The presence of CCPs enhances confidence of transacting counterparties as well, because they know that the CCP is there to ensure clearing and settlement of their trades and thus their credit risk has been taken care of to a considerable extent.
Margining and Funding arrangements:
CCPs are private organization who themselves also carry some risk of defaulting on their commitments. Although the probability of them defaulting may be rare, it is still a possibility. However, CCPs use the following funding arrangements in order to ensure that they continue to support the market participants for clearing and settlement of their trades:
Initial Margin (IM): This is the initial amount that is to be posted by the transacting counterparties with the CCP at the time of entering into the trade. Without posting IM at the start, CCPs won’t allow parties to use the CCP platform for their trades.
Variation Margin (VM): This is similar to the daily MTM mechanism observed on Exchange traded futures, whereas, the trading counterparties are required to post margin payments depending on whether they are in the money or out of the money on that particular day. VM is done on a daily basis. For computing the VM, CCPs use their own pricing models to arrive at trade MTMs
Default fund: Every member of the CCP is expected to contribute a specific amount of fund that is classified as the default fund of that member. The default fund is used for protecting against losses that may not be covered by the margins posted by members.
Member’s equity: Members purchase equity of the CCP. This is done to provide an additional layer of protection to cover for defaults.
To understand how member default is handled: assume a member has defaulted on its commitment, then the initial margin will absorb the initial credit losses, if that is not enough then variation margin is consumed. Assuming both the margins are not enough to meet the credit losses, the defaulting member’s default fund amount gets used. Further, in the event of a complete default by a certain member, CCP may resort to measures like trade auction of defaulted trade and loss mutualization.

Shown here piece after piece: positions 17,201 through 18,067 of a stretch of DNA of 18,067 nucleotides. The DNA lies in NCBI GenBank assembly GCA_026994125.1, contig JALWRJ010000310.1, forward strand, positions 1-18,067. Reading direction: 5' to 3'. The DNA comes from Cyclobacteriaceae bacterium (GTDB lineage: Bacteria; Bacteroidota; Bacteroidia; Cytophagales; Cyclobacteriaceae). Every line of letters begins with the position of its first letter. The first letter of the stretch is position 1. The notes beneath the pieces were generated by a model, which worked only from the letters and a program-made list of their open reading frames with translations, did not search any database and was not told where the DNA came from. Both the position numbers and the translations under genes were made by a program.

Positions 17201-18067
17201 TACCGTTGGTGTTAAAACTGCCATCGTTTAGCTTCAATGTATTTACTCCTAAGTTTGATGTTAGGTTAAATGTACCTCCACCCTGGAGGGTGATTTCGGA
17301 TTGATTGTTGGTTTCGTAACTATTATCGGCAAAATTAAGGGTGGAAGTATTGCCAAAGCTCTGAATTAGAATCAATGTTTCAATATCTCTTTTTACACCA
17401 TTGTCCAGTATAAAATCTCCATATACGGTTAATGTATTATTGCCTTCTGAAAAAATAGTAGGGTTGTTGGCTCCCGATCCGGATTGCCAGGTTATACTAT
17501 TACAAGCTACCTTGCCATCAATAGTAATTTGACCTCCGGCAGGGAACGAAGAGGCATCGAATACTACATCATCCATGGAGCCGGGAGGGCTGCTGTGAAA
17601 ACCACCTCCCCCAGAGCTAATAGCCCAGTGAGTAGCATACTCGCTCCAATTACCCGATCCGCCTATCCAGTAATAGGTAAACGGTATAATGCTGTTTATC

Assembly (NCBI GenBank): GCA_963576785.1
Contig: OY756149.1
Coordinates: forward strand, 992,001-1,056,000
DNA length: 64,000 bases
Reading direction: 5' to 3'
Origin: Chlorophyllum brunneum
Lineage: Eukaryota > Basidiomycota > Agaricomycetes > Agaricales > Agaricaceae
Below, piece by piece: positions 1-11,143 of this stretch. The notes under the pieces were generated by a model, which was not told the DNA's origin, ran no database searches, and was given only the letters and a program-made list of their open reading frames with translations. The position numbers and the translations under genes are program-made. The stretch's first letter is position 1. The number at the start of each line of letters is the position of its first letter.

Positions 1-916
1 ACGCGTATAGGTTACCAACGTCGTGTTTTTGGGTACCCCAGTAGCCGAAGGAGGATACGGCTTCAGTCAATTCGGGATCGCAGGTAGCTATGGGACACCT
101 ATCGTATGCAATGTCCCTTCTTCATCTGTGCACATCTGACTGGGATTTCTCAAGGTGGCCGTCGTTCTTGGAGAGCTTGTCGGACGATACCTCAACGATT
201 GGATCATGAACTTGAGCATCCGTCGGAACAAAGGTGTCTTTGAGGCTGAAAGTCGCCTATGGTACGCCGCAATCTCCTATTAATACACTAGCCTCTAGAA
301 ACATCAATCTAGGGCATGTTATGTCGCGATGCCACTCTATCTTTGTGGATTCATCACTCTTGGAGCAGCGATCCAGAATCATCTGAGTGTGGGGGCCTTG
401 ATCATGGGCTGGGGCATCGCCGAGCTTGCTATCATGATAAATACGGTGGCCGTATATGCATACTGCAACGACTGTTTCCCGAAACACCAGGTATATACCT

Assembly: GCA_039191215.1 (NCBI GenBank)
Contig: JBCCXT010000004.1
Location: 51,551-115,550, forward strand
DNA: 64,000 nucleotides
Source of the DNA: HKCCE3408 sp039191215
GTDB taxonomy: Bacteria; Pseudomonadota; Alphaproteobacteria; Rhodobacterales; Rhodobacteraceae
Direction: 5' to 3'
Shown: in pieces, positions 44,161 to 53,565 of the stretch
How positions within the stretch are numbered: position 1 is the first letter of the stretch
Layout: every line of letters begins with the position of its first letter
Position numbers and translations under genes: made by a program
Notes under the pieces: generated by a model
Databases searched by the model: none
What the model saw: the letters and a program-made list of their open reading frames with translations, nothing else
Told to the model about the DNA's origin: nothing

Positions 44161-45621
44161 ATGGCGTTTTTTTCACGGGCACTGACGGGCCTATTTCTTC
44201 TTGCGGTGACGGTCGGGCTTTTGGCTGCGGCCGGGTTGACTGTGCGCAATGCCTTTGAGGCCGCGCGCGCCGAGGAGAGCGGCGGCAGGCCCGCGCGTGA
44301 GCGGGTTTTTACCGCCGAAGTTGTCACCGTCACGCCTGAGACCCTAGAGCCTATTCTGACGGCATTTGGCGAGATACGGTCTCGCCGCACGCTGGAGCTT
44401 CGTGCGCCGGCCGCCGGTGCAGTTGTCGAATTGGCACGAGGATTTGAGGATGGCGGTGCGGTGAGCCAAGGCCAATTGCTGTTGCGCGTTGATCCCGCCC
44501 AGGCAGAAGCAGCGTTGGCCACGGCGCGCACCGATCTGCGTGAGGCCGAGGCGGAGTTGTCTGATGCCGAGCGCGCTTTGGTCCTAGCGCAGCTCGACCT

The idea behind member’s equity in CCP is to discourage members from defaulting, as in the event of that member defaulting, they stand to lose their equity too.
The point to be noted is CCPs are not eliminating the credit risk from the system, rather they are re-distributing this risk to its network of members. Through efficient management of collateral and ample amount of margining coupled with default fund provisions, CCPs are expected to contain systemic risks that may build up.
Regulatory efforts towards OTC derivatives and their effect on CCPs:
In response to the 2008 meltdown which saw a cascading effect of one dealer default resulting in a default by multiple dealers downstream, the G-20 came up with a set of recommendations to enhance market confidence and to avoid the repeat of events that unfolded in 2008. A few major regulations that G20 suggested included:
· CCPs should clear all vanilla swaps and CDS products with the view of eliminating risk of default from bilateral transactions
· Trades done on OTC markets should be reported to repositories so that regulators will have better access to such information in an otherwise opaque OTC market
· Suggested greater capital requirements for OTC transactions that are not done on a CCP
In India, Clearing Corporation of India Limited (CCIL) plays a major role in clearing and settlement of trades in the OTC market primarily fixed income, OIS swaps, FX, and there is NSE’s Clearing Corporation (NSCCL) acting as CCPs on behalf of trades on Exchange. Further, India’s central bank The Reserve Bank of India (RBI) regulates the banking industry and also plays a pivotal role in shielding the Indian economy to a considerable extent from global economic shocks.
Banks have already begun benefitting from certain actions including periodic trade compression performed by CCIL. Further, banks are moving a greater number of their OTC trades onto CCIL platforms thereby helping banks reduce their counterparty exposures and as a result free up certain portion of their capital. Globally as well, it is expected that the volume of transactions on CCPs will continue to see an uptrend. Market demands that CCPs continue to function as entities that can limit the impact of systemic risk thereby improving market confidence and supporting further growth of the market.
This article was originally published on the Institute of Risk Management (IRM) India Blog: https://www.theirmindia.org/blog/central-counterparties-ccps-and-credit-risk-management-an-overview/